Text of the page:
My sister already asked me way back at the beginning of the month what I am going to do about Owen this Christmas. She means, what am I going to do to stop Owen’s trying to stop Christmas from coming. From sneaking downstairs like he did last year, devouring every bit of Christmas stocking candy in the wee small hours of the morning, leaving a pile of papers a foot high and “a crumb that was even too small for a mouse.” His siblings were not amused. (Read about last Christmas Naughty – or – Nice -?)
Of course longtime readers know what we tried to do. We built a wonderful, beautiful, aesthetically elegant gate on the stairs! And then Owen learned to scale the darn banister in no time flat, skipping that gate entirely. (“Once More Into the Breach—!”)
We have to stop Grinchy from coming — BUT HOW?
We rallied of course. Like the Whos. We joined hands and remembered – after a dark despairing little walk in the woods to cool down and warm up – that Christmas happiness didn’t require a thoughtfully arranged, candy-laden Christmas stocking.
Still, even a carefree Who doesn’t want to go through that every holiday.
I have considered floor to ceiling cargo netting along the banister – but cargo netting in a foyer isn’t really my look. And stapling Owen to his bed, or locking him in his room would not be approved of, by me or anyone else (except in a few dark moments maybe). Meanwhile, Owen was busy as ever last night, shredding holiday cards, searching baskets, swiping food off the counter, chopping his sister’s ID card. Much as he loves brothers and sisters coming home, this doesn’t seem to calm him. The time-out chair was kept warm. Must be a lot of stress trying “be nice.” Apparently he can’t take it. How can we both love our Owen and protect our property? How to foil our marauding Christmas bandit?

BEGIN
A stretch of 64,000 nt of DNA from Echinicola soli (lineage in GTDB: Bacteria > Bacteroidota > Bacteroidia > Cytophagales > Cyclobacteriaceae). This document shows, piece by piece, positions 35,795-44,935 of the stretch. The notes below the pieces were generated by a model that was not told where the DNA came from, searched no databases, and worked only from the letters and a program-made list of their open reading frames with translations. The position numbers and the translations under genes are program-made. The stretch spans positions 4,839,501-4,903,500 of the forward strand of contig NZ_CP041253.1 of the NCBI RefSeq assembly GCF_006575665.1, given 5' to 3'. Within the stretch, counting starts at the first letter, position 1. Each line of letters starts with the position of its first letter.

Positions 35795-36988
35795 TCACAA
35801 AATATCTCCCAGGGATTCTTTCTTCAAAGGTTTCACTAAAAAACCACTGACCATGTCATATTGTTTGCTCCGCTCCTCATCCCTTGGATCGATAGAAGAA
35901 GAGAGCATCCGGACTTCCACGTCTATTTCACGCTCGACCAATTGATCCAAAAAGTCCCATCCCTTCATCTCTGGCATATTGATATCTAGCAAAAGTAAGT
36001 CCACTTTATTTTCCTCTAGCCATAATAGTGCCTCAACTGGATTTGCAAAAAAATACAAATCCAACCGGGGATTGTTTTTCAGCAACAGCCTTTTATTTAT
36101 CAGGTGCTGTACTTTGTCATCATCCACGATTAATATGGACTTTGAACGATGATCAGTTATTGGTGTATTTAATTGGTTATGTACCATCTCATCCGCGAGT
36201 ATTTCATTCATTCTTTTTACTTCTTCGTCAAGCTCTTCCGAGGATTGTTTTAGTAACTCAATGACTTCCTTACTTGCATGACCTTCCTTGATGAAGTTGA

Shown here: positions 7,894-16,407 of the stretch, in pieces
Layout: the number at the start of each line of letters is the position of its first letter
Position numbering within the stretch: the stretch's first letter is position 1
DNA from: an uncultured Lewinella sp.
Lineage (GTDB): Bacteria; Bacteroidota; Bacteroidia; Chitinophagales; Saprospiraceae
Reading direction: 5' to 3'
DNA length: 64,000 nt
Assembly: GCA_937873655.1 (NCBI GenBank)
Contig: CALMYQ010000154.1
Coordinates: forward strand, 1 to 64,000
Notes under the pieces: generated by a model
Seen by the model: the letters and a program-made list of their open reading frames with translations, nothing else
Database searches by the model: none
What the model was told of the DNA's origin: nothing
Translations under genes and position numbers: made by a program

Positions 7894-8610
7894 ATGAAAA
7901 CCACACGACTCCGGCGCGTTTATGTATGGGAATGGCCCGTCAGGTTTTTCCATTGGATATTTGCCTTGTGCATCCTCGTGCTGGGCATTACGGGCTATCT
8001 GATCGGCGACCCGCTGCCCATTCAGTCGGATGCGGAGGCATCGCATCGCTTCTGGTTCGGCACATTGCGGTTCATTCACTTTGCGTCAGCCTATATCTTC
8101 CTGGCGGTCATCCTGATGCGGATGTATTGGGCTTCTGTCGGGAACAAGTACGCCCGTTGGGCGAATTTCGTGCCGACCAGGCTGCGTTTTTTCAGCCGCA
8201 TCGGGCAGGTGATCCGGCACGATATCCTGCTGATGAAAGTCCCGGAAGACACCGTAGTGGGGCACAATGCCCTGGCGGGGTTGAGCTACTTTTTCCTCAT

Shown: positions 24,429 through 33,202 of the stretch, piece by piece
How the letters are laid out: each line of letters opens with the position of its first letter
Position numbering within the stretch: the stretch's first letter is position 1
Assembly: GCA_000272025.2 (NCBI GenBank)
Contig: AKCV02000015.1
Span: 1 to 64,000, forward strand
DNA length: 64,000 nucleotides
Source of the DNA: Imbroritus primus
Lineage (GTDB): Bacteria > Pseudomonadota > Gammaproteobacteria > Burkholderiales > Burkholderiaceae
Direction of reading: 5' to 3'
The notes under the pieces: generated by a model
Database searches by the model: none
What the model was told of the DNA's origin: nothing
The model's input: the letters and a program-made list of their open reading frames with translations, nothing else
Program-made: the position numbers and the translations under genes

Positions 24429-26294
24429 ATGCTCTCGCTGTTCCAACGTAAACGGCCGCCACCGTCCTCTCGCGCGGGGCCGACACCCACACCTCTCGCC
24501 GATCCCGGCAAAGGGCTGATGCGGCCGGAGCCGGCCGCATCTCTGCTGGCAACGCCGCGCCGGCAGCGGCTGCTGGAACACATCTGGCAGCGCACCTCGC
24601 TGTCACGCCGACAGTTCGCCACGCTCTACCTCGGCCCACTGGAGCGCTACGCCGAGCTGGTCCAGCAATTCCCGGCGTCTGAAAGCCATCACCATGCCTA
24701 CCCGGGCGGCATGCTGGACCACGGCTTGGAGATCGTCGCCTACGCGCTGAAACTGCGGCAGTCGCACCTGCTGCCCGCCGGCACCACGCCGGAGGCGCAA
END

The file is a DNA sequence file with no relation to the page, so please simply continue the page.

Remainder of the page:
I know that the best bet will probably always be distraction – in the spirit of the family I heard of who used motion activated water (fountain and sprinklers) to distract their runner. If their child bolted out the front door, that moving water captured him, and redirected his attention to the front yard, buying mom and dad a few more minutes to locate him. If I create a barrier, I know that Owen will focus his energies on how to thwart my efforts to control him, displaying strength or agility we didn’t know he had.
This in itself is pretty cool, and I wish I weren’t so tired from getting up every morning with him at 6am that my brain cells are compromised. I’d like to figure out how to employ this phenomenon usefully to make his life richer and more interesting. It’s good to have a reason to fight! Imagine how interesting life would be if we all had to climb down a cargo net to breakfast each morning.
I must stop Owen from descending – But how?
Perhaps hang his stocking at the end of his bed for him to pilfer and explore? Or is that too obvious. Hmm. Maybe it should be dangling casually from the top of the bathroom medicine cabinet?… Or not quite out of reach, on the floor? Just through the bars of the temporary pressure gate in the hall – because there’s no doubt a temporary gate is going to be required across the hallway outside his door. This temporary barrier in place, he still could access the hall bathroom, and check up on his siblings, but not make it to the stairs. Nor incidentally could he reach his dad’s and my room. That does sound good. Usually I want Owen to be able to come and get me when he needs me at night. But maybe not for the short number of sleeping hours on Christmas eve.
And maybe the distraction method does not just apply to Owen – last week we celebrated Edward’s birthday with an evening out. Dinner with mulled wine, and a play – a wonderful theatricalization in words, sing, and dance of Melville’s Moby Dick. It transported us to a different dimension. We came home relaxed. Light. Strengthened.
Respite for long term caregivers is distraction. Caregivers will still have to face their challenges again tomorrow, but strengthened by a break we can face with humor and patience what we might otherwise grit our teeth and “get through.” Our loved ones don’t just need our hands – they need our hearts. They need our attention. And giving attention is by far the hardest thing.
And so I find that this post is really an acknowledgement: Thank you. Thank you Emma, for an evening out. Thank you Kathie, for walking and talking with Owen twice a week, week after week! And thank you folks at New Horizons, Stephen and Damian, James the van driver, and director Ron Vaughn – for the gift of your attention to some special people, including our Owen. What a Christmas present, every day.
“And the minute his heart didn’t feel quite so tight,
He whizzed with his load through the bright morning light! –“
How The Grinch Stole Christmas by Dr. Seuss